• Practice all language domains every lesson. Start with speaking & listening using vocabulary & concepts and move to reading & writing. Students have a much easier time reading and writing on topics they have already engaged with verbally.
  • Spend more time on reading & writing. The weighting of the WIDA ACCESS test is 35% for reading, 35% writing, 15% speaking, & 15% listening. You can organize your lessons to practice in the same percentages. That said, don’t skimp on the speaking. Having students speak/discuss what they are going to write before they start writing helps them organize their thoughts and vocabulary before having to worry about decoding & spelling and the finality of putting something on paper.
  • Stop talking so much. Your students are the ones who need to practice, not you. When you spend most of the time speaking, the stronger students do fine, but they would have done fine regardless; the weaker students lose you about 5 minutes in and never recover. When you turn it over to the students with the goal of getting All Students Practicing All the Time, all your students will improve.
  • Develop Academic Language. Reading passages and tests in school often use words that aren’t used as often in everyday speech. Students can be excellent conversationalists in English but struggle enormously with classroom texts and tests. These students often trick their teachers into thinking they are fluent when they aren’t. When you explicitly teach academic language necessary for understanding classroom questions as well as complex texts and concepts, ELLs are much better equipped to access school content. This includes vocabulary, sentence structures, and paragraph structures.
  • Collaborate with Colleagues. You are not an island, or at least you shouldn’t have to be. I have seen and heard many times over that not all schools or content teachers are as supportive as they should be when it comes to their English learners. That said, to the best of your ability, work collaboratively with the other educators and admin in your school. This collaboration can have a huge impact on English learners’ improvement since it builds consistency, support, and understanding across all classes.
  • Utilize Technology But Do So Intentionally: Educational apps, language learning software, and online resources can provide engaging and interactive ways for students to practice English skills. But BE CAREFUL. These tools can also inhibit students’ learning and waste loads of precious time. Translation tools, for instance, can be a very helpful, but students can easily come to over-rely on them. If students are engaging with both English and their home language, that’s a good thing. If students are engaging with their home language to the exception of English, that can inhibit their ability to improve in English. If students are playing a fun educational game that requires very little of them academically, they are not going to make many gains in the time they spend playing it. It can be tempting to over-utilize these kinds of games since the students are kept busy and happy. Come WIDA ACCESS time though, neither the student nor you will likely feel so happy.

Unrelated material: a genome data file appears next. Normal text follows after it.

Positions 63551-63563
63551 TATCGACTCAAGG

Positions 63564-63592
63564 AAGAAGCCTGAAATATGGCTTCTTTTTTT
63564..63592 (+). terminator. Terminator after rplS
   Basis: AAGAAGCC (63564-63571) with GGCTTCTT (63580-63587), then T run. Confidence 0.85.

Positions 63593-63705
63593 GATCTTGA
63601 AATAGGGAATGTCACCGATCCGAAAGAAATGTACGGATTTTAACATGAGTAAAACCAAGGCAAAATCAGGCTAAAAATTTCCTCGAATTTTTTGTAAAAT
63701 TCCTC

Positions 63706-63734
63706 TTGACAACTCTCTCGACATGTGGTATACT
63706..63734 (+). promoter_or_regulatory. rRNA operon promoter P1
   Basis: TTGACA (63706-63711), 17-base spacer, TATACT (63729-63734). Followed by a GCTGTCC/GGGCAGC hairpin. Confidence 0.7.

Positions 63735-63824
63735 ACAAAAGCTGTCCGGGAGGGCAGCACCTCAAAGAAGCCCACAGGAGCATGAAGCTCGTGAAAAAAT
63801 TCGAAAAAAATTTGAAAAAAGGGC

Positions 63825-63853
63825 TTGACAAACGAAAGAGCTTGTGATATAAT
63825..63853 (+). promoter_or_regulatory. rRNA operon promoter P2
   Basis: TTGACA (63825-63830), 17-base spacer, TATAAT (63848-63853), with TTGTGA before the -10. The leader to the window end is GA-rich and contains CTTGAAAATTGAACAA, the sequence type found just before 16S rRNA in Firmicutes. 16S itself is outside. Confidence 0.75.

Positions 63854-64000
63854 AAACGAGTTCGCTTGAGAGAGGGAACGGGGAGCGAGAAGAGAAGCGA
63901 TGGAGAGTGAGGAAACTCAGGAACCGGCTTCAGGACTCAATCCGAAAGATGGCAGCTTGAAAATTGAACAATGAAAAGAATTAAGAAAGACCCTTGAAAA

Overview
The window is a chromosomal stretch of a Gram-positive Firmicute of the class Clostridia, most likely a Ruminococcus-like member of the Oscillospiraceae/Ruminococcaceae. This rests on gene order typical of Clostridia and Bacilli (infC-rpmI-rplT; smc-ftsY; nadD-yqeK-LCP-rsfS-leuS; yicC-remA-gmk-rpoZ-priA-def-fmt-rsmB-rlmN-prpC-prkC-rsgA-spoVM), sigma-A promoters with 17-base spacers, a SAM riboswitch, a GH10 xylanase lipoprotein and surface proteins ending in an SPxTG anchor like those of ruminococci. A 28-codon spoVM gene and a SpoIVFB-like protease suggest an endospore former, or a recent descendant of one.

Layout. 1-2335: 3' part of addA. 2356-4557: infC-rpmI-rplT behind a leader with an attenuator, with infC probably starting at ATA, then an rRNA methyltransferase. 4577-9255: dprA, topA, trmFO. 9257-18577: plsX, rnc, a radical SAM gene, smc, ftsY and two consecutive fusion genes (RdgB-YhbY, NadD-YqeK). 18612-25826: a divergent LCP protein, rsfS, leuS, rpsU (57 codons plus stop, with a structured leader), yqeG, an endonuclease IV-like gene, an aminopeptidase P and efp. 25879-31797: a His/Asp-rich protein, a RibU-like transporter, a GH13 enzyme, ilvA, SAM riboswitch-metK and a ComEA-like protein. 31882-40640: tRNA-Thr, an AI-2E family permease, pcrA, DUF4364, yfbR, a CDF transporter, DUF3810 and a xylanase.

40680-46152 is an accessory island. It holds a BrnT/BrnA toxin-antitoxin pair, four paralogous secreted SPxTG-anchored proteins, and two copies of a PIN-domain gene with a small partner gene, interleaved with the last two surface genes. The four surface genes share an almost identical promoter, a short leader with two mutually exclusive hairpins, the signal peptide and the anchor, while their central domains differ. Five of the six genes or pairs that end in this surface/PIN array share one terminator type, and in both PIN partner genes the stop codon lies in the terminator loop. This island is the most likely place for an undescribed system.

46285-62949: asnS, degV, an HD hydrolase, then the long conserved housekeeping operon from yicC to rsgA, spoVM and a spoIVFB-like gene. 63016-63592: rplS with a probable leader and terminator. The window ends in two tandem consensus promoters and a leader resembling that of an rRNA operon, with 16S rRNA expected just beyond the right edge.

What are the 4 language domains?.

Providing Accommodations

This falls under the category of supporting your ELLs throughout the year and it is a big one.

Accommodations are often a legal right of students. You are not pampering them by providing accommodations; you’re supporting their access to grade-level content.

There is a long list of accommodations that can be provided. Here are some examples:

  • Bilingual Dictionaries – Word to Word Translation Dictionaries.
  • Speaking Speed and Clarity – Slow down and pronounce each word succinctly and clearly.
  • Time – Provide students with some extra time to think before asking for a response or requiring a student to complete an assignment.
  • Visuals – Find images, videos, realia, anything that will help tie vocabulary, concepts, stories, etc to real things students can visually understand.
  • Scaffolds – There are a number of scaffolds you can use with your students like graphic organizers or anchor charts, check out this article for more ->
  • Translation – Oral translation, direct translation, literary translations, all can be helpful tools for assisting your English Language Learners
  • Assign a Friend –  Pair students with native speakers or with another student who speaks the same language for help and/or discussion when wrestling with a text or completing an assignment.

For a full list of accommodations that’s downloadable, check out this article ->

Resources for WIDA ACCESS

Proficiency Score Calculator for the Paper & Pencil Version

If you administer the paper and pencil version, there is a cool calculator on the WIDA site where you can calculate the scores. You can find it here ->

– WIDA ACCESS Practice Tests

You can find some practice tests for different grade clusters on the WIDA site. Here is the link ->

– Kid-Inspired ESL Curriculum Membership

The Kid-Inspired ESL Curriculum Membership has a dedicated WIDA ACCESS resource area with loads of helpful resources you can use both in preparation for the WIDA ACCESS test and throughout the year to teach & support your ELLs.

Settle In, Find a Groove, & Be Open to Letting the Results Inform How You Teach

You have to use a language in order to improve and that takes time.

You also get better at what you practice. If you only practice listening (if your teacher talks the whole time, for instance), listening will improve while other domains lag behind.

Settle in to the long-term consistent routines that are going to give you great results, regardless of whether they will affect the outcome of near-term test results.

What did you like in this article? What did I miss?

Tell me in the comments below!